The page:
Glowing blue arches stretching across 1.9 million trillion miles of space are really only optical illusions created when gravity bends light, astronomers said.
The discovery that the arches are mirages suggests that the universe contains so much "dark matter" invisible from Earth that the universe eventually might collapse under its own gravity in another "big bang" instead of expanding forever, Stanford University astronomy Chairman Vahe Petrosian said.
Last January, Petrosian and astronomer Roger Lynds of Kitt Peak National Observatory near Tucson, Ariz., announced their baffling discovery of two and possibly three arches, or arcs.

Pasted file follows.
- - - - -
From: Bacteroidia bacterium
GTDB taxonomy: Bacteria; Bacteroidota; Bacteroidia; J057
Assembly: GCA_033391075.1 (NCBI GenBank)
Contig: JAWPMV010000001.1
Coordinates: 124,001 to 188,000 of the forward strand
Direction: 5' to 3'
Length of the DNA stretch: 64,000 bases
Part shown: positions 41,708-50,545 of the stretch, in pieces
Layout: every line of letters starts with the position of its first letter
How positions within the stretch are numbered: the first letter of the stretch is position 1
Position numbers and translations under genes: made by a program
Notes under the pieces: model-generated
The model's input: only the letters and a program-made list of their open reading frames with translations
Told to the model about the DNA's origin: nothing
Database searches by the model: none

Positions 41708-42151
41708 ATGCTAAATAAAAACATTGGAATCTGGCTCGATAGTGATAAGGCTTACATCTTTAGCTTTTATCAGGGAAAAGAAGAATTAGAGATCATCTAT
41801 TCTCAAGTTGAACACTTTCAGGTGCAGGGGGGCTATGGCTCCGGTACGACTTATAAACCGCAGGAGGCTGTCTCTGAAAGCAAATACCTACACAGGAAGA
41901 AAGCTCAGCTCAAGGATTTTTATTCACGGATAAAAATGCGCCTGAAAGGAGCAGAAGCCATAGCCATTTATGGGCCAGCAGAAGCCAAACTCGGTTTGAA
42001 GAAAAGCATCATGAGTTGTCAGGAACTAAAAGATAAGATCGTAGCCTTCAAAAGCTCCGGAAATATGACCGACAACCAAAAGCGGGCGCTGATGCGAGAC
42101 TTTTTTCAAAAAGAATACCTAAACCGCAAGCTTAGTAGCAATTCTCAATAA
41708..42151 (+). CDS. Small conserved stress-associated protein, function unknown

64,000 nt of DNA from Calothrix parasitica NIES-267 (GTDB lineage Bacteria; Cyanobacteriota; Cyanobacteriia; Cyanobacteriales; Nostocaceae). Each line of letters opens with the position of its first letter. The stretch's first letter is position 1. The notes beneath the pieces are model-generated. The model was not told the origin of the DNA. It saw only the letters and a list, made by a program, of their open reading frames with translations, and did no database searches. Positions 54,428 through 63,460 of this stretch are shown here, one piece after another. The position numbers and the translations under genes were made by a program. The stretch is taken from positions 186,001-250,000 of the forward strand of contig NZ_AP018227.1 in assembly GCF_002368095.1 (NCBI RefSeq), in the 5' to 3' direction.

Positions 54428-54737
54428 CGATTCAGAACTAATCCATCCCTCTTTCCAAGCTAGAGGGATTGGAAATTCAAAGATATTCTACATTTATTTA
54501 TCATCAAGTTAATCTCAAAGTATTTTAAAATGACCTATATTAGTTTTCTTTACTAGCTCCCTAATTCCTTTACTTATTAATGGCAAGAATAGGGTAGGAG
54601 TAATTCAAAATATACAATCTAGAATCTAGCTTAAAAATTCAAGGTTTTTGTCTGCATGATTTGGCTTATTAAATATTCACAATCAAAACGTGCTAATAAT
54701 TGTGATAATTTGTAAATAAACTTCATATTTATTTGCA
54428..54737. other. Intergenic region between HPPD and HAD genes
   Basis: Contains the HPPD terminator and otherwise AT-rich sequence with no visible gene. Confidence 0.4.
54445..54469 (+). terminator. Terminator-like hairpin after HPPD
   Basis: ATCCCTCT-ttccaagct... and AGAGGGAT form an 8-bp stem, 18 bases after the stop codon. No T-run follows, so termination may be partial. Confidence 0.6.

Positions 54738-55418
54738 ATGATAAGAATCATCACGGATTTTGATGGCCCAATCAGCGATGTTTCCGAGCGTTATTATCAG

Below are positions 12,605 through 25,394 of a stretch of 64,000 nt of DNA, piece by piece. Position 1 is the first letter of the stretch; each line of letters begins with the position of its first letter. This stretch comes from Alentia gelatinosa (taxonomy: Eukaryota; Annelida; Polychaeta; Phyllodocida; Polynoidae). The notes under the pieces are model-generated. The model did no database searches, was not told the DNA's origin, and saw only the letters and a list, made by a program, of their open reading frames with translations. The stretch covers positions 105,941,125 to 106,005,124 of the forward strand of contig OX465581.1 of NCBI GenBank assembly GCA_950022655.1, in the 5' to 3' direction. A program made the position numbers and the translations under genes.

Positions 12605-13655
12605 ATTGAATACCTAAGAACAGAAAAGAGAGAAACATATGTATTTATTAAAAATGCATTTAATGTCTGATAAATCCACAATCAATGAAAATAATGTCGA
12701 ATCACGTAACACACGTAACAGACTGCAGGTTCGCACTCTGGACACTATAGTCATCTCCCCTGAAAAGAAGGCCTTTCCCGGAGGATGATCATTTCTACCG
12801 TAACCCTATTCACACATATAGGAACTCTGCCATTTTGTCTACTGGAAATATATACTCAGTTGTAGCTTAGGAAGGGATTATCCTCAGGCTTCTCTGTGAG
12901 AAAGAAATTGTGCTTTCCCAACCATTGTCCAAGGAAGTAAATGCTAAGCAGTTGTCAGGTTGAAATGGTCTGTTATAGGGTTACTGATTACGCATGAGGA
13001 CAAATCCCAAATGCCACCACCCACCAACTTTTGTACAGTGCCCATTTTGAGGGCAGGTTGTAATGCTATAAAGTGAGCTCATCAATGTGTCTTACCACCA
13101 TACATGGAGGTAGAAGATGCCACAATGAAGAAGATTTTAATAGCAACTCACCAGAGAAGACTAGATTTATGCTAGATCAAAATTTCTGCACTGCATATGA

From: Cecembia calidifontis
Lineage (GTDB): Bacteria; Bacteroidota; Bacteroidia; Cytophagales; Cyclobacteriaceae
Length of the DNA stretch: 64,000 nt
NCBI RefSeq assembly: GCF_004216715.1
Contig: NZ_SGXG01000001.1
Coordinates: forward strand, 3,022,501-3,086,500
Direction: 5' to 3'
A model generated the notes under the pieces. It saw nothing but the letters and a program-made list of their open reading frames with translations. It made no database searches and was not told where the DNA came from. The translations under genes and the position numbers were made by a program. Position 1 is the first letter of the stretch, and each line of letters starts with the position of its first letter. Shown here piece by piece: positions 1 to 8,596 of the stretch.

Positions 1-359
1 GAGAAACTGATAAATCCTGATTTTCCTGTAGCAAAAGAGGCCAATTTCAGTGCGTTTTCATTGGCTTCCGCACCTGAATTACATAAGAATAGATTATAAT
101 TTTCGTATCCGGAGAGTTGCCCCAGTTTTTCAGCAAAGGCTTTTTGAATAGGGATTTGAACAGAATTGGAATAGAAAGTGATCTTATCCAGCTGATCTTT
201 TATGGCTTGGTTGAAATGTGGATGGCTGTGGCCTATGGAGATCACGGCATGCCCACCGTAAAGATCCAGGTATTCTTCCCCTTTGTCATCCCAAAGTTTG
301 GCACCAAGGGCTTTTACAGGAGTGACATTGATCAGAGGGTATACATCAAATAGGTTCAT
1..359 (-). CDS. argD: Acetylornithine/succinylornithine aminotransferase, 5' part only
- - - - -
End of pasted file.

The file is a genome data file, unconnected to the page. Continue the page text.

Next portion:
One arc appeared to stretch 1.9 million trillion miles through a cluster of galaxies named Abell 370, which is about 7 billion light years, or 41 billion trillion miles, from Earth--twice as far as announced in January. Another appeared in galaxy cluster 2244-02, and there were faint signs of a third arc in cluster Abell 2218. Galaxies contain billions of stars.
The National Optical Astronomy Observatories, which operates Kitt Peak, announced in January that the arcs were "the largest optically visible structures yet observed in the universe."